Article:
How to Upsize a Fitted Shirt [Easy Tutorial]

How To Upsize A Fitted Shirt

by Mariana Kirova

How to upsize a shirt - main

Lets face it. We all keep in our wardrobes some favourite garments that don’t fit us anymore. We love them so much that just can’t let them go and donate to a charity, for example.

With this tutorial you will be not just able to keep some of them longer, but also to wear and enjoy them again! 5 easy steps will show you how to upsize your favourite shirt and change it up to 3 sizes.

How to upsize a shirt - tools&materialsTools & Materials:
  • 3/4 or long sleeve fitted shirt;
  • Tape measure;
  • Seam ripper, thread snips or small scissors;
  • Corresponding colour thread;
  • Basic sewing tools;
  • Sewing machine.

 

Step 1: Unstitch The Sleeves

The easiest, but also the trickiest step. Be careful when unstitching the main armhole seam and the overlocking seam.

You also may prefer to just cut the sleeves around the seams. Go and do it – that’s the fastest way, for sure! Just do it carefully, close to both sides of the seam.

 

Step 2: Measure And Cut The Side Extensions

How to upsize a shirt easy - step 2The current upsize of fitted shirt is done by using the sleeves of the same garment. That allows to keep the clean design look with the same fabric and colour. The shirt is 95% cotton and 3% elastane woven fabric, which was really nice material to work with.

According to the standards of the garment sizing, we have to add 5cm for each size up – horizontally to each of the horizontal body lines: bust, waist and hips. Hence, if you want to upsize with 2 sizes (without adding extra room to the garment) – measure 5cm wide strip from each sleeve to add on both side seams.

So there are two things to consider here:

  • How much you want to extend the garment;
  • Do you want to add any additional room to the shirt.

If the garment has tight fit in general, as the shirt of this project, add another 1 – 1.5cm on each side (overall not more than 3cm). This way you will keep the fitted look, but also you will have a better comfortable feel when wearing after this upsize of fitted shirt.

I suggest you leave the extensions longer at the armhole. This is an easier way in which you can cut accurately and reshape the armhole later.

In terms of garment grading, enlarging a garment should be done horizontally (as it is done here), but also vertically on the garment. So, theoretically speaking, when grading one size up we also have to add 1cm vertically (from neck to hip). If you want, you can extend the length at the hem by adding a strip of garment or lace, for example.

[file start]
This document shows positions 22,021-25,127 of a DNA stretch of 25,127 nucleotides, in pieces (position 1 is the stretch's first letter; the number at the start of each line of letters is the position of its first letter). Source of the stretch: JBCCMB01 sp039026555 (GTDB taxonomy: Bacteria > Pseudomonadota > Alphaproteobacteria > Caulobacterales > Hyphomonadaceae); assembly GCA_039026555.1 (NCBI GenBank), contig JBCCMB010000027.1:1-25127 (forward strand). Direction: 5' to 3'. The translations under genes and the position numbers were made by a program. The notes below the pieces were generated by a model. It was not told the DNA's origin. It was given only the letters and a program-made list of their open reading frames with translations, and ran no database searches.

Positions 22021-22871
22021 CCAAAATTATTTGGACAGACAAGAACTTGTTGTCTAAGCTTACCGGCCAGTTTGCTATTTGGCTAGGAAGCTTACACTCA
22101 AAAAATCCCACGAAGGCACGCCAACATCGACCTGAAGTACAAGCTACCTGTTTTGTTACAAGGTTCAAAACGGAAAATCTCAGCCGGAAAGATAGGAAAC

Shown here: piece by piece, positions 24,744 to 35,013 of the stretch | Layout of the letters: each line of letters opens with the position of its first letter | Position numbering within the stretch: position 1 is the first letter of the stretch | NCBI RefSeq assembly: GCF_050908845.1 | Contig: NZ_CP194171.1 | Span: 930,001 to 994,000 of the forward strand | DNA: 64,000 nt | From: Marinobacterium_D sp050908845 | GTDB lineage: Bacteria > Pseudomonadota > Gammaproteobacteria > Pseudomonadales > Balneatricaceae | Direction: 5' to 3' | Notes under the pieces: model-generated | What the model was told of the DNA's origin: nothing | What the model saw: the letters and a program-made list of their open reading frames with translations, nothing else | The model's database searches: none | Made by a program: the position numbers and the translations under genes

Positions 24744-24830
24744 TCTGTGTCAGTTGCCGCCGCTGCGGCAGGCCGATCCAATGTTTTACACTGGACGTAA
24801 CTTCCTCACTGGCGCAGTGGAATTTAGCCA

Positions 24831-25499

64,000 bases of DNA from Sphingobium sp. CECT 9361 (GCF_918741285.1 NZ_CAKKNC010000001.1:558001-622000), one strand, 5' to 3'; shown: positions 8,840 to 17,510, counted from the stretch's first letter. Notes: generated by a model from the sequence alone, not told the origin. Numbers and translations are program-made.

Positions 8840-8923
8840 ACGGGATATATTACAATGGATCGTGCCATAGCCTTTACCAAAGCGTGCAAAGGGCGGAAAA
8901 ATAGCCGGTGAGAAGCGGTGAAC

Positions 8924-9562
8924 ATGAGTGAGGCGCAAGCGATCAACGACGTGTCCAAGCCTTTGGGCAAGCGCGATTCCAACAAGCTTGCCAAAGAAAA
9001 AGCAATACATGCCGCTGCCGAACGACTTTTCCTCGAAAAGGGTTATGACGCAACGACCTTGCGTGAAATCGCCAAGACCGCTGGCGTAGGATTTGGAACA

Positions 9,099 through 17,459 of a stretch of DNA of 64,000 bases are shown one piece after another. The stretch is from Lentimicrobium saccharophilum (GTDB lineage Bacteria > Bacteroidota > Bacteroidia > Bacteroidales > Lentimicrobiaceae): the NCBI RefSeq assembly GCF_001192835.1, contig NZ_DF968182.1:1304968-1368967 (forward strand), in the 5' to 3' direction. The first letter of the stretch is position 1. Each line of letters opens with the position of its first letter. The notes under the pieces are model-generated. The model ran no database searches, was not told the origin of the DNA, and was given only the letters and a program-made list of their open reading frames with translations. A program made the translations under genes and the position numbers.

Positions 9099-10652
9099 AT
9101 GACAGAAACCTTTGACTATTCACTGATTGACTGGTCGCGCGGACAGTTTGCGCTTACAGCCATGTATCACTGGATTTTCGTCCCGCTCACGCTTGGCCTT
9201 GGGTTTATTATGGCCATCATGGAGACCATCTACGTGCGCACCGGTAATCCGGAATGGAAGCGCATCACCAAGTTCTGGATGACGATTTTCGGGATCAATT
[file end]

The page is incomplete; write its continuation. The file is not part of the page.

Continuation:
This size chart refers to international sizing used in other countries than Australia. Sizes for fuller figure generally follow similar grading rules. However, if you are dealing with that sort of case, then try on the garment and do necessary adjustments, as human body changes differently in this size range.

Whatever the size, you only need to measure how much to extend (to add horizontally or also vertically to the length) and if there’s a need to adjust the armhole (by cutting under the armpit it to make it  bigger).

Step 3: Sew The Extensions

How-to-upsize-a-shirt-easy-step-3After checking all the measurements it is time to attach the side extensions to the garment.

You can see my shirt had additional button-up feature which I really liked and decide to incorporate in the design.

Depending on your dress shirt, your imagination and taste preferences you can work out to add something interesting too.

The sleeve may have a cuff you want to use, or it has hem embellishment – consider keeping it, it may add uniqueness to your work;).

TIP #1

TIP #2

It is a good time-saver if you use the sleeve hem. However, if you choose to cut, then consider sewing the hem before adding the extension. Will be easier because you will have both hems – of the garment and of the extension already finished.

Choose the attaching seam accordingly to the others on the shirt. In my case I attached the extension with a flat felled seam to match the overall look.

 

Step 4: Adjust The Armhole

How to upsize a shirt easy - step 4 - step 3Now you can shape the armhole curve and cut.

When reworking from garment with sleeves to sleeveless one, the armhole needs to be smaller (reducing circumference of the armhole) and more “open” (the armhole may need to be cut dropped).
All this is optional. I’d suggest you cut the sleeve curve and then – try on the shirt. If there’s a need, do the adjustments after.

In most cases the extra room under the arm will have to be reduced. Usually garments with sleeves have more room compared to sleeveless ones. Nevertheless, if the shirt is fitted tight on the body, might not need taking in yet lowering the hole.

If you still have to reduce the room under the arm, the easiest way is after sewing the sides extensions and cutting the curve. I did small darts under the arm on each extension.

My dart measurements are 1cm wide and 7cm long, however, yours will be different! So don’t follow this numbers, but check and measure your project. Sew the darts only when you are sure you have the correct numbers.

TIP:

If you are confident in your garment construction you may decide to cut and reshape before attaching the extensions. You can either reduce from the back and front pieces of the shirt or from the extension you are going to add. However, do that only if you feel very comfortable and confident with your calculations.